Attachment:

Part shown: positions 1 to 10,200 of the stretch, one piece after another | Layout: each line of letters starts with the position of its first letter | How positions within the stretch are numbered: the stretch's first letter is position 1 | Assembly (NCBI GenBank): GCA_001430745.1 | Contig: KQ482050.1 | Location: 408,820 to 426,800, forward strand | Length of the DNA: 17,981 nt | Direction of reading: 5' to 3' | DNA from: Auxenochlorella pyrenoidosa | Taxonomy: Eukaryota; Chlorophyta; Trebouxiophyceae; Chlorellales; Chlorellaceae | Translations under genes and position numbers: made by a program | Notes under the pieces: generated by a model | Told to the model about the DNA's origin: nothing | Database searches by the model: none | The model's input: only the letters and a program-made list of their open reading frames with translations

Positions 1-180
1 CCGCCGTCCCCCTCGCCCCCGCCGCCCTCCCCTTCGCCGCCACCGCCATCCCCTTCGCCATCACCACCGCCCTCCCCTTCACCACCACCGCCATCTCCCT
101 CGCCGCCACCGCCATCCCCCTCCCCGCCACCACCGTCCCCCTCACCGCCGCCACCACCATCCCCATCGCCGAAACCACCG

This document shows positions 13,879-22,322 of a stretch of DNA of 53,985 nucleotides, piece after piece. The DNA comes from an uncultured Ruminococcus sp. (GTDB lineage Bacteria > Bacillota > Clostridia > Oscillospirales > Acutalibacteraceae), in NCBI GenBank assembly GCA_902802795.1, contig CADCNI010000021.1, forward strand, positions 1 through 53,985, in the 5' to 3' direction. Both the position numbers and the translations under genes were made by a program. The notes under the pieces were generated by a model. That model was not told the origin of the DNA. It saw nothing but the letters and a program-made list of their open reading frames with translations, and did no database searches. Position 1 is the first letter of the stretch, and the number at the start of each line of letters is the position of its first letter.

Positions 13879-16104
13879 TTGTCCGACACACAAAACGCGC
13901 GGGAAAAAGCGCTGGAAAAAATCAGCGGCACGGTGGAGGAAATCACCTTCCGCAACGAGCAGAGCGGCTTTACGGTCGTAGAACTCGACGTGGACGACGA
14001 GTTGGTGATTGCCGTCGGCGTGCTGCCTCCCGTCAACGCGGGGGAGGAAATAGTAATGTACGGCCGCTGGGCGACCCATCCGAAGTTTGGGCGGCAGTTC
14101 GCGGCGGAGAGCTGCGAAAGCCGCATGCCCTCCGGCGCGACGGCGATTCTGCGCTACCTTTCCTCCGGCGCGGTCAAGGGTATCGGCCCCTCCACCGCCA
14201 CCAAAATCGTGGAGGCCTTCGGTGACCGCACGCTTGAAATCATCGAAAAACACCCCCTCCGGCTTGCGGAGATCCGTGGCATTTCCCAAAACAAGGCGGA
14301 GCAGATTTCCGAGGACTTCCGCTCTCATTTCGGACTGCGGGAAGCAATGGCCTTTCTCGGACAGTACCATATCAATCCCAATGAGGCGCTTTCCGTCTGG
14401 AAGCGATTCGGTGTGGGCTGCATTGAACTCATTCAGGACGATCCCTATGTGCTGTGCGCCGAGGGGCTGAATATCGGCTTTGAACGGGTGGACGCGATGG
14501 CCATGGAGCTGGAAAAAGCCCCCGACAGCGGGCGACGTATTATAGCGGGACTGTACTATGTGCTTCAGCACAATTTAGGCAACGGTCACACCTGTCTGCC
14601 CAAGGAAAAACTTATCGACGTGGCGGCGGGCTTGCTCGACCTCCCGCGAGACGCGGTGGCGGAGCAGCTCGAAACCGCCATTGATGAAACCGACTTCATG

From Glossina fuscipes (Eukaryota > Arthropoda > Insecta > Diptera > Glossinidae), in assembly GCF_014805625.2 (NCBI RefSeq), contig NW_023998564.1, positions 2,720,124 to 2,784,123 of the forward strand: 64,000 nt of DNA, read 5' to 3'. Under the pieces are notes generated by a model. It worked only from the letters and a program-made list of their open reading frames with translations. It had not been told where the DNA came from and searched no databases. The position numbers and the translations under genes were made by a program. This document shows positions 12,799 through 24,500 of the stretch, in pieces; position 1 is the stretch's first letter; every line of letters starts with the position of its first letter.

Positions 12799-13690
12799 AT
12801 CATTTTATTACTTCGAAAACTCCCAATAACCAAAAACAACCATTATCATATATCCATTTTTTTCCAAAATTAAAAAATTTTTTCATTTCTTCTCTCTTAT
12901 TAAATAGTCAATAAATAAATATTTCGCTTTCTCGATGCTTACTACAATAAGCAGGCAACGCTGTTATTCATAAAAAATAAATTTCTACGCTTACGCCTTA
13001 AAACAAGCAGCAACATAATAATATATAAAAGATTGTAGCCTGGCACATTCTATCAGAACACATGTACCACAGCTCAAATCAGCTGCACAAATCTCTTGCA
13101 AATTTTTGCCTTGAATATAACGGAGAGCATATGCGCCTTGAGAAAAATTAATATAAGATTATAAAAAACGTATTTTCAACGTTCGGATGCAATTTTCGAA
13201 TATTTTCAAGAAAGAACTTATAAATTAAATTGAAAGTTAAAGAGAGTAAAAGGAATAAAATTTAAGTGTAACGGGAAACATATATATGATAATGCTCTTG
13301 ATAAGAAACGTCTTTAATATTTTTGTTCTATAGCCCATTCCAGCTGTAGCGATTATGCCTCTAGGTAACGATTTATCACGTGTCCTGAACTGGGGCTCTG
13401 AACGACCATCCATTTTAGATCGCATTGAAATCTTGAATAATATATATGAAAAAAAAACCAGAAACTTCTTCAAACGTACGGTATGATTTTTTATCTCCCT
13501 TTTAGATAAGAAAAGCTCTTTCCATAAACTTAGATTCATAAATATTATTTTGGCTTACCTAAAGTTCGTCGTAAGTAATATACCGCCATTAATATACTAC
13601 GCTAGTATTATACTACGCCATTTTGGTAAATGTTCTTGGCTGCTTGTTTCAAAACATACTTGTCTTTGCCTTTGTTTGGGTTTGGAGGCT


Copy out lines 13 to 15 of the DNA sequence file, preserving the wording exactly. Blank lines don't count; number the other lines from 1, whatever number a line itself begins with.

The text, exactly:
14401 AAGCGATTCGGTGTGGGCTGCATTGAACTCATTCAGGACGATCCCTATGTGCTGTGCGCCGAGGGGCTGAATATCGGCTTTGAACGGGTGGACGCGATGG
14501 CCATGGAGCTGGAAAAAGCCCCCGACAGCGGGCGACGTATTATAGCGGGACTGTACTATGTGCTTCAGCACAATTTAGGCAACGGTCACACCTGTCTGCC
14601 CAAGGAAAAACTTATCGACGTGGCGGCGGGCTTGCTCGACCTCCCGCGAGACGCGGTGGCGGAGCAGCTCGAAACCGCCATTGATGAAACCGACTTCATG